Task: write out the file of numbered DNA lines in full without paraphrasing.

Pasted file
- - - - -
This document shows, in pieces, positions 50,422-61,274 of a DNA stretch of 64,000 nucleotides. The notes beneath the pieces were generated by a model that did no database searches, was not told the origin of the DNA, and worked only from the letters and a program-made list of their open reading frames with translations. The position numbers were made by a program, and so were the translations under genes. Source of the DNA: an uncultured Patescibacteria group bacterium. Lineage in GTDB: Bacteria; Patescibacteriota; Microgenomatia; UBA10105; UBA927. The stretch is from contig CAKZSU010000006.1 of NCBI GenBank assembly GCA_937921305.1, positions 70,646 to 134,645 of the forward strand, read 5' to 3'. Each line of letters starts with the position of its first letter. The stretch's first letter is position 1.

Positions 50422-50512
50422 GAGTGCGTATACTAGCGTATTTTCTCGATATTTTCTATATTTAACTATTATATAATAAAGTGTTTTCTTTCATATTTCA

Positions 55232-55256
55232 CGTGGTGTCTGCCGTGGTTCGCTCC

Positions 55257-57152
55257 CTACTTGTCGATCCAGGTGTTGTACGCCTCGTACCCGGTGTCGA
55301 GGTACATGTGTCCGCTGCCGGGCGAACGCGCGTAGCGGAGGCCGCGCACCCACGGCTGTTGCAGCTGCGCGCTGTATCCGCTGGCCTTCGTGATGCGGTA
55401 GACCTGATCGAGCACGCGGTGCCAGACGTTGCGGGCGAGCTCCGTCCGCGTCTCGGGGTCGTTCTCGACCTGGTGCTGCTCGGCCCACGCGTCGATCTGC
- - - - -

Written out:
This document shows, in pieces, positions 50,422-61,274 of a DNA stretch of 64,000 nucleotides. The notes beneath the pieces were generated by a model that did no database searches, was not told the origin of the DNA, and worked only from the letters and a program-made list of their open reading frames with translations. The position numbers were made by a program, and so were the translations under genes. Source of the DNA: an uncultured Patescibacteria group bacterium. Lineage in GTDB: Bacteria; Patescibacteriota; Microgenomatia; UBA10105; UBA927. The stretch is from contig CAKZSU010000006.1 of NCBI GenBank assembly GCA_937921305.1, positions 70,646 to 134,645 of the forward strand, read 5' to 3'. Each line of letters starts with the position of its first letter. The stretch's first letter is position 1.

Positions 50422-50512
50422 GAGTGCGTATACTAGCGTATTTTCTCGATATTTTCTATATTTAACTATTATATAATAAAGTGTTTTCTTTCATATTTCA

Positions 55232-55256
55232 CGTGGTGTCTGCCGTGGTTCGCTCC

Positions 55257-57152
55257 CTACTTGTCGATCCAGGTGTTGTACGCCTCGTACCCGGTGTCGA
55301 GGTACATGTGTCCGCTGCCGGGCGAACGCGCGTAGCGGAGGCCGCGCACCCACGGCTGTTGCAGCTGCGCGCTGTATCCGCTGGCCTTCGTGATGCGGTA
55401 GACCTGATCGAGCACGCGGTGCCAGACGTTGCGGGCGAGCTCCGTCCGCGTCTCGGGGTCGTTCTCGACCTGGTGCTGCTCGGCCCACGCGTCGATCTGC